Recently, we sat down with Sercan Esen and Serhat Cillidag, CEO and CTO of Intenseye, respectively, to discuss developing robust security programs for startup environments. Read on to learn about Intenseye’s pen testing experience with Rapid7 (including the full case study), see how they came to view security as a company investment, and get their advice for other startups on how to create a strong security posture.
Assessing your security ROI
Before Intenseye was founded in 2018, Sercan and Serhat were working at Sony developing AI and web platforms. Since then, they’ve developed the Intenseye business, leveraging existing manufacturing and warehouse facility cameras to analyze health and safety use cases, with an eye (no pun intended) toward incident prevention. In the age of COVID-19, cameras also help enforce social distancing and contact tracing protocols, while thermal camera integrations measure body temperature at the entrance of the facilities.
Since customers may associate surveillance equipment with “Big Brother,” Intenseye makes user privacy a priority, aiming to respect anonymity while ensuring all is secure. This means making data anonymous, developing a strong code of AI ethics to prevent information misuse, providing clients with AI ethics resources from independent third parties, and refusing to accept or record sensitive biometrics, such as facial recognition and detection information.
Intenseye’s emphasis on security is unusual among fledgling organizations. Startups aren’t known for funneling resources toward building robust security postures prior to launch. Intenseye originally initiated penetration testing to satisfy the requirements of enterprise customers, but they’ve since come to view security investments as worthwhile for startups more generally.
For one, investing in security protects developers. Among organizations operating in a cloud environment and managing multiple cloud services, adopting in-house security services is part and parcel of best practices. You needn’t feel compelled to invent a cryptography, but code reviews and regular testing aren’t enough. It’s important to look to outside organizations to implement web application tests and conduct these regularly.
Best practices and beyond: Advice for other startups
The good news for startups looking to benefit from Intenseye’s experience is: startups generally don’t need to invest lots of resources toward a strong security posture right from the start. It’s not that most startups neglect best practices in pursuit of other priorities (or simply wish to tack them on at the end), so much as most startups remain insufficiently attuned to realistic security demands. Which is to say, adhering to best practices isn’t a particularly onerous task. Thanks to their previous work at Sony, they were able to translate their security mindset toward their work at Intenseye.
So, how can other startups learn from the Intenseye approach? Serhat recommends seeking out insights from security professionals outside your organization. He notes the value of following up with Rapid7 on their pen testing experience, and translating external information to security improvements beyond the scope of the pen test itself.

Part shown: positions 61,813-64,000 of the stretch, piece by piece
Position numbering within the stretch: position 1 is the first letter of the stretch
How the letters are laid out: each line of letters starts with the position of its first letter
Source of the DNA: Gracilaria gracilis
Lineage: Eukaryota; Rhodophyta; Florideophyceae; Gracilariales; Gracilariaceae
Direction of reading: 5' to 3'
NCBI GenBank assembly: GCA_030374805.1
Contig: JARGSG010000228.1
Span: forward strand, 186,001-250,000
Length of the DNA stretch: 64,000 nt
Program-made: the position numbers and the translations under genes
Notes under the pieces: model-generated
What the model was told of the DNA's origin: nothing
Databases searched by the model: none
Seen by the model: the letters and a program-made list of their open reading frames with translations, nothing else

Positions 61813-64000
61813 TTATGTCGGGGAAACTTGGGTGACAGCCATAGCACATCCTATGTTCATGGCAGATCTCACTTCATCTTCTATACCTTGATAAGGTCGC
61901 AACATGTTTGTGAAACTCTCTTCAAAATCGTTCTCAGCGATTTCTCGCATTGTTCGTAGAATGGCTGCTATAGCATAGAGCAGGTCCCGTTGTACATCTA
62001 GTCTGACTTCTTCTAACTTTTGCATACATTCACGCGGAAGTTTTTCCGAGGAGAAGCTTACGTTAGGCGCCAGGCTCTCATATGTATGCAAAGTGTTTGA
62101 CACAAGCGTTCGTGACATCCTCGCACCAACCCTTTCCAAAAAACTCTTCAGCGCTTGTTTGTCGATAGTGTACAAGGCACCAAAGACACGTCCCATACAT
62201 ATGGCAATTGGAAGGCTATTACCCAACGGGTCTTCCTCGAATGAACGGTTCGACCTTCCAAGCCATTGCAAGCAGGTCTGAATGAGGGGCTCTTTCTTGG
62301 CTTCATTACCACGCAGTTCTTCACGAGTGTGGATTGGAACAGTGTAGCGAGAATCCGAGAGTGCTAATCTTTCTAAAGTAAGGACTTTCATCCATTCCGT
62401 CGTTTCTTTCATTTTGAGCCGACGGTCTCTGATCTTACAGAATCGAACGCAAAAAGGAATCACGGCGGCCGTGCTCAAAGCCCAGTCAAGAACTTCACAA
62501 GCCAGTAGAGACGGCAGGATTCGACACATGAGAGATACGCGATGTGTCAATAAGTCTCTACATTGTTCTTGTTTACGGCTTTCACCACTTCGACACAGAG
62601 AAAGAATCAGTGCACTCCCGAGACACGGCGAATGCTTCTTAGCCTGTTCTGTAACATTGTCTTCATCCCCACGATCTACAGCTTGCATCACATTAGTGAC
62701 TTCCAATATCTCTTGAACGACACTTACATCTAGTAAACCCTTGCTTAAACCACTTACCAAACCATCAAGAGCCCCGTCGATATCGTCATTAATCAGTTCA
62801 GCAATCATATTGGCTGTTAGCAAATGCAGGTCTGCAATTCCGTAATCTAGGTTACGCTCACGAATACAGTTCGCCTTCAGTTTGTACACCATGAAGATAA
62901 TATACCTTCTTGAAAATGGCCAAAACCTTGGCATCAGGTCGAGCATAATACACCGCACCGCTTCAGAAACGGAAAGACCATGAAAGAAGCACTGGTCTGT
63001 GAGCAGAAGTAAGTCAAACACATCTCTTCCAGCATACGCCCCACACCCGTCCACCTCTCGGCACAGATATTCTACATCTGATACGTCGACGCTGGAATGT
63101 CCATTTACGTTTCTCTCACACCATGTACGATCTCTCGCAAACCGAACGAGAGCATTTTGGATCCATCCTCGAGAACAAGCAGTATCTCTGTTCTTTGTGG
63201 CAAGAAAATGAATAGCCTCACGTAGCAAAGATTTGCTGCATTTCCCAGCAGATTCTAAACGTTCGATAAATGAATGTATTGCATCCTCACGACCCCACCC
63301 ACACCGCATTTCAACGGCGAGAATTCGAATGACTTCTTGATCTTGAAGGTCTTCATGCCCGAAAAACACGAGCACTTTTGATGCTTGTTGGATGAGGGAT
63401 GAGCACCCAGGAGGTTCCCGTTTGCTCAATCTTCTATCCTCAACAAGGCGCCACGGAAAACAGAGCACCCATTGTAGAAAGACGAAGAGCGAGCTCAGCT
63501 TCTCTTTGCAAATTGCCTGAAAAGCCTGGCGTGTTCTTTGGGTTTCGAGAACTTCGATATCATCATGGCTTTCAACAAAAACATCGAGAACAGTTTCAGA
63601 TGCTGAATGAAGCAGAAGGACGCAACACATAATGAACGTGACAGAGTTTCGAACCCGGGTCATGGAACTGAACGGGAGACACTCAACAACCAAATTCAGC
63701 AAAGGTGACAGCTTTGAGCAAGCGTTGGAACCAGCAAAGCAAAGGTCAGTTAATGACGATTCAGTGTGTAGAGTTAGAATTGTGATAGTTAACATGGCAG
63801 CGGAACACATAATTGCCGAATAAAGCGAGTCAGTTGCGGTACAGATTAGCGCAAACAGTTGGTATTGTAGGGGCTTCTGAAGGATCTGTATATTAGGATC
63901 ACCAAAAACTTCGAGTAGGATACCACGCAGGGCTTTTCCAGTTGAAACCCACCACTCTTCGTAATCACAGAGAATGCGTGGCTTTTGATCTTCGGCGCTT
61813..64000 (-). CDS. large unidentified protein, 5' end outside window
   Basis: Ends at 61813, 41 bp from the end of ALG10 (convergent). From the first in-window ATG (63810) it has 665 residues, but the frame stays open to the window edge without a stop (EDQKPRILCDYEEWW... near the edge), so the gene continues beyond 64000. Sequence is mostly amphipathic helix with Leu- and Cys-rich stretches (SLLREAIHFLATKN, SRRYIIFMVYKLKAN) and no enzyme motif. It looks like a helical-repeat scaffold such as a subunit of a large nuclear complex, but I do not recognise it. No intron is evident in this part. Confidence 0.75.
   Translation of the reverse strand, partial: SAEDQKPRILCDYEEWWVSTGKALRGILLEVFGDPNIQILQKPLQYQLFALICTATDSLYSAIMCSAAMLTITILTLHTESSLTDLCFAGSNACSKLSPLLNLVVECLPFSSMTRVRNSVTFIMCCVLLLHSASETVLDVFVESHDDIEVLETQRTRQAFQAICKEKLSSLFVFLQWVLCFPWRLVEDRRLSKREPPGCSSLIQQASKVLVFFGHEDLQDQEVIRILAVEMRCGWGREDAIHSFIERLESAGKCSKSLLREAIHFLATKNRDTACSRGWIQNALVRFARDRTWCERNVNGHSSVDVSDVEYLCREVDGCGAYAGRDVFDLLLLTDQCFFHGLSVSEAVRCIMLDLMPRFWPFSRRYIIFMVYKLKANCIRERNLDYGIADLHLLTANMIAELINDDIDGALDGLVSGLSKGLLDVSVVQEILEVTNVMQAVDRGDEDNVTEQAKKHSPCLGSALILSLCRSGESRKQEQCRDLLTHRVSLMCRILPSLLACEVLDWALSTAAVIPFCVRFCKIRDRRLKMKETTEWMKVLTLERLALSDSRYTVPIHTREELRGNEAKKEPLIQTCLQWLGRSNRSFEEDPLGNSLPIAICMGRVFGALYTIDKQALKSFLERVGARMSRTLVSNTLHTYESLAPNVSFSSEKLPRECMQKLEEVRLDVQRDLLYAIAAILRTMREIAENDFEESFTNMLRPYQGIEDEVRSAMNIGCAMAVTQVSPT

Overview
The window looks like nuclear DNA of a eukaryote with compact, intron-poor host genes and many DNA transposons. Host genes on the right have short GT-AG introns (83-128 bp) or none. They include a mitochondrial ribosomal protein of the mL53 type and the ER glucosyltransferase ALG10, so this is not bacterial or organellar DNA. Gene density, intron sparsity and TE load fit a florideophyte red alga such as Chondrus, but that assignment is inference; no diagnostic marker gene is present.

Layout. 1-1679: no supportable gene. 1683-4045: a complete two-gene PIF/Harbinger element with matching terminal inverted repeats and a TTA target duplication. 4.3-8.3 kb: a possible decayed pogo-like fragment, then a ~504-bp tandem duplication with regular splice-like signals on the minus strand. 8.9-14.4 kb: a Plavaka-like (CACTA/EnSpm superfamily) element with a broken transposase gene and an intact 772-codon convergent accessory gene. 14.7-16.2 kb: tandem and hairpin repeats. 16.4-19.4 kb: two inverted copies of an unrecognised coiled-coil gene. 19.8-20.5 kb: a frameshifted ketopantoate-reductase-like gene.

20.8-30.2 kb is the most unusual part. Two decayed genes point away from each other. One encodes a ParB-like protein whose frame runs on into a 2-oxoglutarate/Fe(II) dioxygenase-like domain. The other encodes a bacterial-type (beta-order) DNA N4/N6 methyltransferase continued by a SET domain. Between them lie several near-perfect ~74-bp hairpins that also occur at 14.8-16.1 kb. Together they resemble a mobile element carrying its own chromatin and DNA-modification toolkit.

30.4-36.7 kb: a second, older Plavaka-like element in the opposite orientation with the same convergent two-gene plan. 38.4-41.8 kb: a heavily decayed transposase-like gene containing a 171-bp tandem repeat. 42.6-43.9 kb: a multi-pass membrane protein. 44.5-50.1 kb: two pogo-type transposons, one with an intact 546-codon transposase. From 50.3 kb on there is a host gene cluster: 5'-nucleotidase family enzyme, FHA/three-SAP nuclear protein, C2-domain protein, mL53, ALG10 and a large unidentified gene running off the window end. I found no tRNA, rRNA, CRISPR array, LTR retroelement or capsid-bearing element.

Security also offers startups a chance to differentiate themselves and find inroads with big companies. Sercan notes that on the business side, he includes not only health and safety teams but IT directors in client conversations and preview calls. Foregrounding penetration testing demonstrates a commitment to ethical security to customers. It also helps clarify the roadmap for security teams.
To attract enterprise clients who won’t be persuaded without documentation, tests, and certifications, a demonstrably robust security posture becomes crucial for B2B startups to stand out from the pack. In addition to acquiring certifications, Sercan emphasizes the importance of continuing education to fill in knowledge gaps.
The Intenseye pen testing experience
When it came to selecting a pen testing company, Serhat sought vendors who could deliver the professionalism and brand recognition he needed. He came across Rapid7 as a university student dabbling in Metasploit, which allowed him to get on other people’s computers. Though he shopped around the vendor marketplace, realizing Metasploit was a Rapid7 product gave him the confidence he needed to pen test with Rapid7.
Prior to pen testing, Intenseye devoted most of their time and efforts on research and development. The turn to pen testing was made in the interest of serving customers, to provide assurances of top-notch security in everything. Though the Rapid7 pen test was Intenseye’s first—and for their first clients—Serhat expects to make regular testing a feature of IntenseEye’s security posture. He believes in a policy of continual self-defense since, after all, you can never be sufficiently prepared. Additionally, proactively pen testing shortens Intenseye’s sales cycle, as the team has a proofpoint for their security to assuage prospects’ concerns and meet certain criteria.
We would like to thank Sercan and Serhat for sharing their time and security insights, startup and otherwise. Hear more about their pen testing experience in the full case study.